This love story begins over a glass of barley wine.
“Nathan ordered that beer and it sealed the deal for me,” Leah Huelsebusch says.
“I was impressed by her beer fridge,” adds Nathan, now her husband and business partner at Taxman Brewing. “There was Sierra Nevada and Rogue Dead Guy Ale in there.”
Just 21 days after their wedding, Leah and Nathan Huelsebusch moved to Brussels. Nathan had a gig working there as an international tax manager.
Brewing Ideas in Europe
“Belgians weren’t really our styles at first,” Leah says.
But through osmosis, they developed an affinity for Belgian beers and brewing, and the flavor created by Belgian yeast strains.
Leah and Nathan traveled throughout Europe and took note of the abundance of local breweries.
“Each little town had its own [brewery] that brewed wonderful beer and never put food on the back-burner,” Leah says. That comes from the European focus on food and community, she adds.
It’s something that largely influenced the mission at Taxman Brewing, the culmination of the Huelsebuschs’ travels and love of Belgian beer. It’s where their story continues.
Leah, Nathan and their business partners, Kirby and Colin McCloy (Nathan’s sister and brother-in-law), are proponents of craft malt and farm-to-table food.
“Local sourcing is key for us even though it’s more difficult to work with an array of farmers instead of one big distributor,” Leah says.
Taxman Brewing Takes Food Seriously
Taxman represents a newer breed of brewpub that approaches the menu with as much care and craft as its beer. It’s dedicated to providing pairing opportunities. Many of these food-focused breweries are taking shape in metropolitan areas. But Taxman’s home of Bargersville, Indiana, has a population of just more than 7,000, and its total area is less than 5 miles.
When Leah and Nathan returned from Belgium they ended up taking jobs in central Indiana.
“We found ourselves as a young couple with no kids traveling outside of our local community for good beer, and independently owned anything,” Leah says. “Taxman was our answer to this problem.”
“This is our community, and we wanted to be a part of a town that needed development and growth,” Nathan says. “There are not a lot of freestanding old buildings around here. We had an opportunity to take a structure built in the early 1900s and give it a new life, to add to the community.”
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Simple and Approachable
So that’s just what they did. They launched Taxman Brewing in 2014 on South Baldwin Street in downtown Bargersville, which is seven consecutive buildings. It offers a farm-fresh menu and a diverse lineup of Belgian-inspired beer. They knew a menu that was too gastronomical or beers that sounded too exotic wouldn’t resonate with otherwise macro-drinking locals, so they kept it simple.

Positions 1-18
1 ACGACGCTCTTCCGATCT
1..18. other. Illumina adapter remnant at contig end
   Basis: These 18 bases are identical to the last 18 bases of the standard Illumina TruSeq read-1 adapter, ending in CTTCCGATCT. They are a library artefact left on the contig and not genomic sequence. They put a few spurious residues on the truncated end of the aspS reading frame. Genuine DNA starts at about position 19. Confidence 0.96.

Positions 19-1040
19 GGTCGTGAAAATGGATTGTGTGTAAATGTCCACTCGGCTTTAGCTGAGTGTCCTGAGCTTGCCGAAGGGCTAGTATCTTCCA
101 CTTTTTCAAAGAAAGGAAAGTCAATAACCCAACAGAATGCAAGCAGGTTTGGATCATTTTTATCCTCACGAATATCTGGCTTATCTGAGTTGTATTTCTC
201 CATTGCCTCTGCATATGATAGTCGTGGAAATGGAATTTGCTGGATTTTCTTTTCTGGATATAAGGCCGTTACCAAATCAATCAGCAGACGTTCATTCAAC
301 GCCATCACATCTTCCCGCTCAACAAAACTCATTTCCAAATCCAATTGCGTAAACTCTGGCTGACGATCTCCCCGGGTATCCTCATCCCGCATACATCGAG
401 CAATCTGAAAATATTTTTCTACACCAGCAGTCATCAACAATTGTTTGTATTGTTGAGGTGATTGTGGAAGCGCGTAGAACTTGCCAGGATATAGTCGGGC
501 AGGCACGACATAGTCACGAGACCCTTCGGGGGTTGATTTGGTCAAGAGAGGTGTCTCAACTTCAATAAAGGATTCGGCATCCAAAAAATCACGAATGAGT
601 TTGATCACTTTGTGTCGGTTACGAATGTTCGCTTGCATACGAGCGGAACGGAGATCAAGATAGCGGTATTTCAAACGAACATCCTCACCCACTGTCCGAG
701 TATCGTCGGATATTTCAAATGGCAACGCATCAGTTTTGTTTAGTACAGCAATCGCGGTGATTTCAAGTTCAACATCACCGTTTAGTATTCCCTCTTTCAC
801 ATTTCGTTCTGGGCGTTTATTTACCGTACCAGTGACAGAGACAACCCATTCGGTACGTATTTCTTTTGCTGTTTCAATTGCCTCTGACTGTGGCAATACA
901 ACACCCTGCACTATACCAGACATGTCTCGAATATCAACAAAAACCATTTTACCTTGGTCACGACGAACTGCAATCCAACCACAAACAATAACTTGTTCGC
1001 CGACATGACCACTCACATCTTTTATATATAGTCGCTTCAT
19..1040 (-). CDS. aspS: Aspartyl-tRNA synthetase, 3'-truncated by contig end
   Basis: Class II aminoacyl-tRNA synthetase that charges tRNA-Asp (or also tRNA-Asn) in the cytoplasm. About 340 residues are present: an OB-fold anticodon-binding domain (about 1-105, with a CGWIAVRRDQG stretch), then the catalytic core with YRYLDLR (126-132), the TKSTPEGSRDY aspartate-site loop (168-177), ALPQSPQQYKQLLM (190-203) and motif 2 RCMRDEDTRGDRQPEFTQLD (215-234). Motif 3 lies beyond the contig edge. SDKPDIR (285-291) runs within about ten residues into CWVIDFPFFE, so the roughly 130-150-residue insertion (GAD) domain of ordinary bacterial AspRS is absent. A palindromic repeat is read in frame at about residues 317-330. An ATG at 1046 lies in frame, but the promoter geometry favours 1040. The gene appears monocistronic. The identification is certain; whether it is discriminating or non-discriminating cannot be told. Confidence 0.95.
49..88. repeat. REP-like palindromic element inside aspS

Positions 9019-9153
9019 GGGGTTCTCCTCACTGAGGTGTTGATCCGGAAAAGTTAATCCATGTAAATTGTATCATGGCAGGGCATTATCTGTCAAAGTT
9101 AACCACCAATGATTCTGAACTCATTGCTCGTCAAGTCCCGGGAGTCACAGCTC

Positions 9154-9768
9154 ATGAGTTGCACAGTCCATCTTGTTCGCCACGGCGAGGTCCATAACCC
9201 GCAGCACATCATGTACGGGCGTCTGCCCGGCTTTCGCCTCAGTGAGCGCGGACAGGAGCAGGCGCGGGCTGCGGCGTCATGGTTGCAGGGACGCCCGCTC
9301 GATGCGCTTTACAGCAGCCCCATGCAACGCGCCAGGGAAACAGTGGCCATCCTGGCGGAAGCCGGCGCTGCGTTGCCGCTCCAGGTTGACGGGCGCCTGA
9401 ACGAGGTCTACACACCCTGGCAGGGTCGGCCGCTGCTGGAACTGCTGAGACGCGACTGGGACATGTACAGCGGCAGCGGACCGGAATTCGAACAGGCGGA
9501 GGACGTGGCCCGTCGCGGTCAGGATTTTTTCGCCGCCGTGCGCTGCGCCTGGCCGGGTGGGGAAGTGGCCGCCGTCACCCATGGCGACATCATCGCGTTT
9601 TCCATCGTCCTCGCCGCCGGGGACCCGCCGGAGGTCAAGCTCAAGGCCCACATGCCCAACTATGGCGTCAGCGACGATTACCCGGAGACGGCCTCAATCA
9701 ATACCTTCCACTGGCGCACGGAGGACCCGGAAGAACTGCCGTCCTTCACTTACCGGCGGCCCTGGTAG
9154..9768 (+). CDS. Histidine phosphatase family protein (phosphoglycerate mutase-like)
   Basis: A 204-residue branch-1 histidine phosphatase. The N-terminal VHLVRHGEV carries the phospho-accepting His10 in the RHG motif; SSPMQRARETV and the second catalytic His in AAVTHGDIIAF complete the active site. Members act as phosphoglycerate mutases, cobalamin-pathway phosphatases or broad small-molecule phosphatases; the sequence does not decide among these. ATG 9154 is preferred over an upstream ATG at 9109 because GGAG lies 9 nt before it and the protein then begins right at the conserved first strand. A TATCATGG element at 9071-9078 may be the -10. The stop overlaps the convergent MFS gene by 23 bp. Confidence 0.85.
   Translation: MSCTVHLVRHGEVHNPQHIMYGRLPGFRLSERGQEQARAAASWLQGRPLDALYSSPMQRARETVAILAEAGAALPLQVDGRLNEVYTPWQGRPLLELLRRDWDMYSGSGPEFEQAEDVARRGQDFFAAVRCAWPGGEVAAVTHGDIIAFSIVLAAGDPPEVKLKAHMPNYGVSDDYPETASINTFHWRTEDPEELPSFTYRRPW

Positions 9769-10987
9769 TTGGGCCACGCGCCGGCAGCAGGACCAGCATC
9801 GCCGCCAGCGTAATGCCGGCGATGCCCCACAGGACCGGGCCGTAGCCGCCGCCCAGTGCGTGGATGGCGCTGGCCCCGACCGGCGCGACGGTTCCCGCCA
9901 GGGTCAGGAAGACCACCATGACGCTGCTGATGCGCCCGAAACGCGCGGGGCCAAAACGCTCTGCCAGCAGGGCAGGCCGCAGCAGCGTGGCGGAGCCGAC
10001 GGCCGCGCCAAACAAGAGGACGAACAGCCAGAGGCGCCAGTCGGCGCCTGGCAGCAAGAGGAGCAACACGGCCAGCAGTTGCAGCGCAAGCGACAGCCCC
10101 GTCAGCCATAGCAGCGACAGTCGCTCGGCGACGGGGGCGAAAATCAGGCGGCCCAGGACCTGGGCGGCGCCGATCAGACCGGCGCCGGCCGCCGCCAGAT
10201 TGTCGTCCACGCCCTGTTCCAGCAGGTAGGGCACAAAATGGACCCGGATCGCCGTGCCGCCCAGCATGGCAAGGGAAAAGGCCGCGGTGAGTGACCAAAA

A great example of that simplicity is the Gold Standard Abbey Blonde Ale. It’s a quaffable rendition of a Belgian-style blonde with a light, dry body blend and subtle malt flavors that are neither too sweet nor too ester-forward. It’s great table beer for just about every item on Taxman’s European-inspired menu that includes frites, a rainbow of house-made sauces, grass-fed beef burgers and a section dedicated to mac and mussels.
Taxman also brews a farmhouse ale, a Belgian-style dubbel, a tripel, a quadrupel and a Belgian-style IPA as part of its flagship canned lineup, with rotating canned and bottled beers. And there’s even more draught-only batches that fuel the taps at Taxman’s two locations. They have their original brewery and gastropub in Bargersville and a Brasserie and Taproom that they opened in Fortville in summer 2017.
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Certainty of Taxman’s
“We don’t like beers that are super cloying, or too ester-forward,” Leah says. “When we were homebrewing in Belgium, it was largely because we missed the hop profile of American styles. At Taxman we’re brewing traditional styles with a little bit more hopping on late additions.”
A lot of the customers who walk through our doors are new to craft beer and farm-to-table food, Nathan says.
“Central Indiana’s exposure to Belgian beers is somewhat limited. So we took a step toward our customer and decided that too much ester profile might not bring them back for another pint,” Nathan says. “We know we’re in Bargersville, in Indiana, in the midwest. So we have to consider our audience without compromising our concept. We are very intentional with the descriptions we use on our menus. We want to ensure that food and beer description do justice to the culinary techniques and beer styles but also convey approachability.”
Leah says that the aim at Taxman is for “anybody to walk in at any beer level and have a great experience.”
After traveling through Europe, moving to Indiana, opening a brewery and a taproom and sharing countless goblets of Belgian beers, Nathan and Leah are still crafting their love story. But now they’re sharing it with anyone who comes to Taxman’s and orders a pint — and maybe a burger too.
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